By now, you have some idea of what BigSheets can do. Hopefully, you've seen how built-in macros, functions, and operators enable you to explore, transform, and analyze various forms of big data without writing code in Java™ or scripting language.
While we kept our scenario simple to get you up to speed quickly on the basics of BigSheets, there's more to this technology — and complementary BigInsights technologies — than we can cover in an introductory article. For example, many social media analytics projects require digging into the content of posts to assess sentiment, categorize content, eliminate false positives, etc. Such efforts require extracting context from textual data, a capability offered through another component of BigInsights that will be the subject of a future article. Fortunately, such text analytical capabilities can be combined with BigSheets through custom plug-ins.
In addition, certain analytical tasks may require a query language to easily express various conditions, process and transform nested data structures, apply complex conditional logic constructs, etc. Indeed, BigInsights includes Jaql, a JSON-based query language, that programmers often use to read and prepare data for subsequent analysis in BigSheets. A future article will explore Jaql.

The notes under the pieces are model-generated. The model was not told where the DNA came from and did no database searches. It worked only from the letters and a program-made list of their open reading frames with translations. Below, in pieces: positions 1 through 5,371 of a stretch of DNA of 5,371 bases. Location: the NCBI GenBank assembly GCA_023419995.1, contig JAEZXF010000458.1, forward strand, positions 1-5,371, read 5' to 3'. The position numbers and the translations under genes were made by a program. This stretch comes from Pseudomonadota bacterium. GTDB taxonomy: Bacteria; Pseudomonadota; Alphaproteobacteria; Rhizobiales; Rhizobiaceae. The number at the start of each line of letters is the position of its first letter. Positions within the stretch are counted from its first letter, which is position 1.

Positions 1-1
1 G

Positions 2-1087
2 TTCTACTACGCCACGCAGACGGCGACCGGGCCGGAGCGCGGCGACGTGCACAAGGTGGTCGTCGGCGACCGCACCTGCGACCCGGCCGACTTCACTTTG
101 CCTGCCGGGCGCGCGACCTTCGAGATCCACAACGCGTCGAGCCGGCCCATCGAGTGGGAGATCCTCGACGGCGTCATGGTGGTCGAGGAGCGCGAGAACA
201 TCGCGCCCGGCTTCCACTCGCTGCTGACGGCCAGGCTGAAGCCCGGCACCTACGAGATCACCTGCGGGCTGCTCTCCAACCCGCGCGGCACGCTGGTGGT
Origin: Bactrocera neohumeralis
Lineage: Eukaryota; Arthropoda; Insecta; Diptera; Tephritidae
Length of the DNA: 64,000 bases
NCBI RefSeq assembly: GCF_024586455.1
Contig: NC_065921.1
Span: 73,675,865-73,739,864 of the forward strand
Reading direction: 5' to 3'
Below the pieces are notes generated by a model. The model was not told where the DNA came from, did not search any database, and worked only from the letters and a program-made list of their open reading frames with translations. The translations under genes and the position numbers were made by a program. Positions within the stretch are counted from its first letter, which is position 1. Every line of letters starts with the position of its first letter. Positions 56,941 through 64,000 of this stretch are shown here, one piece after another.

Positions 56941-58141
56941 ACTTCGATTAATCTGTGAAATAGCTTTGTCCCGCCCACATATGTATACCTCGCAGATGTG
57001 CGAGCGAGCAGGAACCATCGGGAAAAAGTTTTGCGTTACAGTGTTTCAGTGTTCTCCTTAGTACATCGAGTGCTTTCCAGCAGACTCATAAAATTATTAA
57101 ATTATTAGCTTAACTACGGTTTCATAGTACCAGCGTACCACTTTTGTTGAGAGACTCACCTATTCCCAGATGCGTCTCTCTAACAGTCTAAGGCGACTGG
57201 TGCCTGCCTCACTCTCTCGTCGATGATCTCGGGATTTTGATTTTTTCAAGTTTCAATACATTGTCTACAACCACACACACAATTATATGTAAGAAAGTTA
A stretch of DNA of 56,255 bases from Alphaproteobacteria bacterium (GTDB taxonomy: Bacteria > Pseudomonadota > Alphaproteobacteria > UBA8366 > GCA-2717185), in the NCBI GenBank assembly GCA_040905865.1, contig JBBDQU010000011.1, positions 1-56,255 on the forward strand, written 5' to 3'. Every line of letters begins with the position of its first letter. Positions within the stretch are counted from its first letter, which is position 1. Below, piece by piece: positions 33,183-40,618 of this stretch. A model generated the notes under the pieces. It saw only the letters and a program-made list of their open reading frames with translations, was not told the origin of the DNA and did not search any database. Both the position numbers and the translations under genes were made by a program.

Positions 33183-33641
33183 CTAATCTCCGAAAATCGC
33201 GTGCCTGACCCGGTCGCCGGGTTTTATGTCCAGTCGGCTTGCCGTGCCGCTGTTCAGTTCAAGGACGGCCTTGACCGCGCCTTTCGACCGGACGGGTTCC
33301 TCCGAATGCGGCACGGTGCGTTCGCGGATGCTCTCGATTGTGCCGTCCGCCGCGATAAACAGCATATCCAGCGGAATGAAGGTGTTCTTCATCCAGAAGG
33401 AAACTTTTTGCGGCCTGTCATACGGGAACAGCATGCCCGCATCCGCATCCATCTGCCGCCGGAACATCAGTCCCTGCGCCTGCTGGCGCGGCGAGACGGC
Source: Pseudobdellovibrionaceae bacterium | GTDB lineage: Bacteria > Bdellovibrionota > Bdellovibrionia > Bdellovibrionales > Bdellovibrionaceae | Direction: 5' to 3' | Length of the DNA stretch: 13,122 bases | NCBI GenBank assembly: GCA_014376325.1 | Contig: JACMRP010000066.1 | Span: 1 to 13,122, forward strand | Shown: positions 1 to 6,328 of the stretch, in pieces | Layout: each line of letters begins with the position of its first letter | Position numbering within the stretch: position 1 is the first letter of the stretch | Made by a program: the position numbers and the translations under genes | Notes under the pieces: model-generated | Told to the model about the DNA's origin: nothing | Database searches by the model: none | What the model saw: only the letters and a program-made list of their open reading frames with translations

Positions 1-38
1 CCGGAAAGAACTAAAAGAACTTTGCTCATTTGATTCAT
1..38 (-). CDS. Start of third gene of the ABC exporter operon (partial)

This article explored how BigInsights enables business analysts to work with big data without writing code or scripts. In particular, it introduced two sample applications for gathering social media and RDBMS data and explained how analysts can model, manipulate, analyze, combine, and visualize this data using BigSheets, a spreadsheet-style tool designed for business analysts. To keep things simple, this article explored a subset of BigSheets operators and functions, concentrating on those most relevant to our sample application scenario involving coverage of IBM Watson, a research project that uses Apache Hadoop to perform complex analytics to answer questions presented in a natural language.
If you're ready to get started with a big data project, see the Resources section for links to software downloads, online education, and other materials related to BigInsights.
Special thanks to Stephen Dodd, vice president at Effyis Inc., for authorizing us to make sample BoardReader output data available for download with this article. Thanks also to IBM's Diana Pupons-Wickham and Gary Robinson for reviewing this article.
|Sample social media data and relational data||sampleData.zip||1030KB|